* Notes: (1) I changed the subject series name from "Population Control" to "Demography" starting this paper. And (2) This is my article today in thelobbyist.biz.---------
Here is one projection of the evolving global demography. By 2050, ranked #9 Russia and #10 Japan in population size this year, will be out of the top 12. The Philippines currently #12 will rise to #10 by 2050. Meanwhile, African countries Congo to rank #12 and Ethiopia to rank #9, and India will overtake China as #1 by 2050.
Figure 1. The World’s 12 Biggest Countries in Population Size, 1950, 2013 and 2050.
Source: The Economist, The world’s population.
It implies that the population of the currently poorer countries is expected to expand fast while the population of the currently rich countries will plateau, if not slowly decline. In the minds of people bent on instituting population control, this scenario looks terrifying to them.
More details here. From one estimate, the worldometers, this year, 10 Asian countries are in the top 20 – China, India, Indonesia, Pakistan, Bangladesh, Japan, Philippines, Vietnam, Iran and Thailand. Four are from Africa – Nigeria, Ethiopia, Egupt and Congo. Three from North and South America – US, Brazil and Mexico, and three from Europe – Russia, Germany and Turkey.
By 2050, there will be nine from Asia (Thailand will be out), six from Africa (Tanzania and Kenya in) three from the Americas and only two from Europe (Germany will be out).
Table 1. Most Populous Countries, 2013 and 2050 Projections
In another data, some 10 percent or higher of the total population of Japan, Germany, Italy, France, Netherlands, Canada, Switzerland, will be 80 years or older by 2050. An even higher percentage will be people who are 70 and older. For these countries, they will get more robots, or more humans, to take care of their oldies and economies. From where? From countries with many "unwanted pregnancies" and "surplus/unwanted children", like the Philippines.
Table 2. Percent of Total Population who are 80 years or older, 2013 and 2050.
Source: The Economist, Longevity and Economic Growth
Meanwhile, the National Statistics Office (NSO) estimates that there were about 96 million Filipinos as of mid-2012. The US Central Intelligence Agency (CIA) says there were 103 M that year. Perhaps the CIA counts Filipinos working and studying abroad, hence it bloated its data by 7 M.
Table 3. Asian Population as of 2012, CIA data.
Rich but low and/or ageing population Asian countries -- Japan, S. Korea, Taiwan, Hong Kong, Singapore -- they will soon be begging for more Filipino workers to help run their economies, from managers, engineers and nurses, bus and train drivers, house helpers and factory workers.
Some people people shake their heads when those "surplus children" are still small because they appear to be “underfed and underclothed.” When those children later become adults, other people will soon be referring to them as drivers, car mechanics, electricians and plumbers, construction workers, yaya for their kids. The better schooled among these children become office workers, while the more entrepreneurial will have carinderias or fishball stalls or driving their own jeepney or taxi, that people patronize.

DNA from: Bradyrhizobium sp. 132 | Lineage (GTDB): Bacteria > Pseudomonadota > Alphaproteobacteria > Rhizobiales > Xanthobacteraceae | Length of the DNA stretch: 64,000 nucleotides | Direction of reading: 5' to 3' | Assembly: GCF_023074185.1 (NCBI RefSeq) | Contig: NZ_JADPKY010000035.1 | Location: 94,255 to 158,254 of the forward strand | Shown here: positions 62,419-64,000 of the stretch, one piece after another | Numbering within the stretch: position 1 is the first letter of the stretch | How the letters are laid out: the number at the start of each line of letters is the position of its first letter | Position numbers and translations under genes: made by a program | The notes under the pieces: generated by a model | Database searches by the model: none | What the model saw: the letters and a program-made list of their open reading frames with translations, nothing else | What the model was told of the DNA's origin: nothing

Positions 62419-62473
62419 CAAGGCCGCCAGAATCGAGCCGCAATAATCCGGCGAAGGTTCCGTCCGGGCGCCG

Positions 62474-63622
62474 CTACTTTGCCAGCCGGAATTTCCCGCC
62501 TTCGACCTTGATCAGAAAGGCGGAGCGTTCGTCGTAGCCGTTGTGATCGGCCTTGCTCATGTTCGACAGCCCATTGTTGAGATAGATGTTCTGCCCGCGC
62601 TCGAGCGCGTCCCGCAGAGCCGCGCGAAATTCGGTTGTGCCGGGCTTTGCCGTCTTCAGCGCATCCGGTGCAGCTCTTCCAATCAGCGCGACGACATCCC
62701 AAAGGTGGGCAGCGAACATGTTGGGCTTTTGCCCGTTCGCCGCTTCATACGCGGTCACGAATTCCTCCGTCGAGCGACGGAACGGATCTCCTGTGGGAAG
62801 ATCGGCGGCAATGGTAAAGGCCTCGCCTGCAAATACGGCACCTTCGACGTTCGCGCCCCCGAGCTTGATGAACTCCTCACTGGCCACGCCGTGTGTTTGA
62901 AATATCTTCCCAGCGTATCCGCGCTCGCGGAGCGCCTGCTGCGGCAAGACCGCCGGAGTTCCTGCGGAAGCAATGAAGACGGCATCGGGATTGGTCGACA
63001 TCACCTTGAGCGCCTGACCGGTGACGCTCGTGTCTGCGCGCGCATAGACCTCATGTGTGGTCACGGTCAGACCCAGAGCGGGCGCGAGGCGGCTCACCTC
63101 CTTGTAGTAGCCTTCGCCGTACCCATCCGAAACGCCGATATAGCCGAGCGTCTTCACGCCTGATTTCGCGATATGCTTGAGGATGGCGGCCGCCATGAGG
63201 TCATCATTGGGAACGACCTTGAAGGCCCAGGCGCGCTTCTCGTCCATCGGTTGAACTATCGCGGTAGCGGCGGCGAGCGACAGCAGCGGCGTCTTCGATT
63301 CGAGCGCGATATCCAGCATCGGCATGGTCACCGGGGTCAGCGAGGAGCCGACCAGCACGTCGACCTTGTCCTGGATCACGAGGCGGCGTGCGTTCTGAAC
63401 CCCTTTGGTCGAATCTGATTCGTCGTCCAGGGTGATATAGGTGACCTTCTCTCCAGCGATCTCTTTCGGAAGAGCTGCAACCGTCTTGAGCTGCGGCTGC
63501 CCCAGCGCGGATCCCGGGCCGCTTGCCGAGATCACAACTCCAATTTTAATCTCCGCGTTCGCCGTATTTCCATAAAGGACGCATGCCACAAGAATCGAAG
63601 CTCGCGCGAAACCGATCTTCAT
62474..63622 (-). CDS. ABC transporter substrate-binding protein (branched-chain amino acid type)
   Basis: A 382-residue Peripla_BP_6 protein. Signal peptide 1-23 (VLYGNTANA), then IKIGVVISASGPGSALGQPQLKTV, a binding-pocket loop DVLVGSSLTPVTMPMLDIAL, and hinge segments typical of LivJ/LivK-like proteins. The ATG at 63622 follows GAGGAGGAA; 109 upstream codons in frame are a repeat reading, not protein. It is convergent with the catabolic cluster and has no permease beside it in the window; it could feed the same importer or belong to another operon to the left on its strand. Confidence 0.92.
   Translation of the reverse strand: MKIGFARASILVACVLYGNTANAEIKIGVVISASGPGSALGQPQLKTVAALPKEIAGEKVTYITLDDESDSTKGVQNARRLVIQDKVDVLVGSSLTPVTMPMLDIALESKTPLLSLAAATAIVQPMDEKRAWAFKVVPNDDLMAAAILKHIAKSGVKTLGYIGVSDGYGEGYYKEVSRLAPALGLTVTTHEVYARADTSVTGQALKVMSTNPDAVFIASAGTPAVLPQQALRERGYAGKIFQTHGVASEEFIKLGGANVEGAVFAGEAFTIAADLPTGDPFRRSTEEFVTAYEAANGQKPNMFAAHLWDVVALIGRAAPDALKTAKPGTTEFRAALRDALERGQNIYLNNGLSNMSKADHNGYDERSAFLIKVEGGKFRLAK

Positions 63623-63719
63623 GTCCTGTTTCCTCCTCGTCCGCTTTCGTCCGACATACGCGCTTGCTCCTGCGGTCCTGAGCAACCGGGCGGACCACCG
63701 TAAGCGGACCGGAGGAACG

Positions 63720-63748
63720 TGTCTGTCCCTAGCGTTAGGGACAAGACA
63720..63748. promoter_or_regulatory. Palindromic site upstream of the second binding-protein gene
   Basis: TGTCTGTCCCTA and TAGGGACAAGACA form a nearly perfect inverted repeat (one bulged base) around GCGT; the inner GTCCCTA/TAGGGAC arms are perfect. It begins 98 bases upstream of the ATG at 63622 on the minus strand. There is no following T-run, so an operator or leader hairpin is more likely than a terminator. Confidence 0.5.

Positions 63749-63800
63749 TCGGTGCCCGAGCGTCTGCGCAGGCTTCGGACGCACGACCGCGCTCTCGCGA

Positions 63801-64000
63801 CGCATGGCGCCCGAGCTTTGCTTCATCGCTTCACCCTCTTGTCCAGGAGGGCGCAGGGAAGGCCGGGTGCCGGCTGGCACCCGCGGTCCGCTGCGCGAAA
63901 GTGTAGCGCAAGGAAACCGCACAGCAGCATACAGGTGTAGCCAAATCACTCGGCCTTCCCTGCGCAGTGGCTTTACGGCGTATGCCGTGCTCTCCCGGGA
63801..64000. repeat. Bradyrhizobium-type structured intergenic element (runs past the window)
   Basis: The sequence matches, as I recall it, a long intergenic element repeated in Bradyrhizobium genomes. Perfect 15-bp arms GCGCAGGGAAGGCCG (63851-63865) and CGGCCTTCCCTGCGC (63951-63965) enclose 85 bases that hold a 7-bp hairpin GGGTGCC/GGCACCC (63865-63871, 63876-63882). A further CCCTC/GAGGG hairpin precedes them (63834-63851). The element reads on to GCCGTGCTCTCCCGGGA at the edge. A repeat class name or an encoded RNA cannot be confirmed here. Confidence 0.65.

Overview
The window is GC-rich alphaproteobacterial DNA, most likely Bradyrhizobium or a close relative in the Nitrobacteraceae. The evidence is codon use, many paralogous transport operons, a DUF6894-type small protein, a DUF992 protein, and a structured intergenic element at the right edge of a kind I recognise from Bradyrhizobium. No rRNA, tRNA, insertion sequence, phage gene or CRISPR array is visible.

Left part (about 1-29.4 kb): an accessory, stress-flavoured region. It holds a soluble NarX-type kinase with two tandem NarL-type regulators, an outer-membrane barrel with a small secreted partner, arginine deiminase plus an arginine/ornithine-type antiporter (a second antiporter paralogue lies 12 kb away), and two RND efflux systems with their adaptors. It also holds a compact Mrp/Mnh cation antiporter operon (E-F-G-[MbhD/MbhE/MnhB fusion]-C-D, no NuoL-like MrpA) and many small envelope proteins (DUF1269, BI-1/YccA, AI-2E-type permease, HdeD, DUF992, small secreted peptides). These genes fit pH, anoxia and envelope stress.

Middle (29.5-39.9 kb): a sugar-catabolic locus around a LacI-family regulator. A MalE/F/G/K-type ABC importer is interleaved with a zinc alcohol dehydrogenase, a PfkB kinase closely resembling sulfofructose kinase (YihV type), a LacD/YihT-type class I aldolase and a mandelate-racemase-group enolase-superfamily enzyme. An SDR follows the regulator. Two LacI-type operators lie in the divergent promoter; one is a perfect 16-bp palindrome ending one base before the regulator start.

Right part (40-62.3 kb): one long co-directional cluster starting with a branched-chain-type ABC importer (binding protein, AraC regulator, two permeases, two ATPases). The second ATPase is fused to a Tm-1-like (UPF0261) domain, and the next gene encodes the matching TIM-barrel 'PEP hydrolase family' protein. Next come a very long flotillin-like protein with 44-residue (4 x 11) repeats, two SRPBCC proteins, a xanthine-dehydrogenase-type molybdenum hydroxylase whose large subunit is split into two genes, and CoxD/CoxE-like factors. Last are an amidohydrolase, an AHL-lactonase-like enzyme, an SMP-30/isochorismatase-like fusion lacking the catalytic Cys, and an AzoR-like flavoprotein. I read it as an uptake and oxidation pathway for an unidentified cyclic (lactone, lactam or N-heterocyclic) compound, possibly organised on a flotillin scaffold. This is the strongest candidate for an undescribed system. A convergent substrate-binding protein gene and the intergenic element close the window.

One test for people who dislike more “unwanted pregnancies” and hence, support government-sponsored population control, is to ask the security guards, janitors, electricians, etc. in their building, how many siblings they have. Most likely they will give answers like 4, 7, 10 or more. In the minds of the population control advocates, some of those children should have never been born because they were "unwanted pregnancies" and "surplus or unwanted children". They dislike if not demonize "surplus children" when these kids are still small. But they cannot function properly in their comfortable offices and buildings if those security guards, electricians, building cleaners, etc. are not around.
People are assets, not liabilities. More people, more assets. The real liabilities – the thieves, murderers, rapists, extortionists, corrupt officials -- government should get them. The bad guys can be everywhere, in poor and rich households, in private and government offices. From most disappointment of the people, in the Philippines or elsewhere, it is directed more to those in the government than in the private sector. It is not wise to keep expanding government.
Population Control 15: Debate, Debate, on the RH Bill, December 03, 2012
Population Control 16: RH Bill as HR, Coercion as Choice, December 13, 2012
Population Control 17: China's Depopulation and RH Law, March 03, 2013
Population Control 18: Billions of RH Services Even Without an RH law, July 28, 2013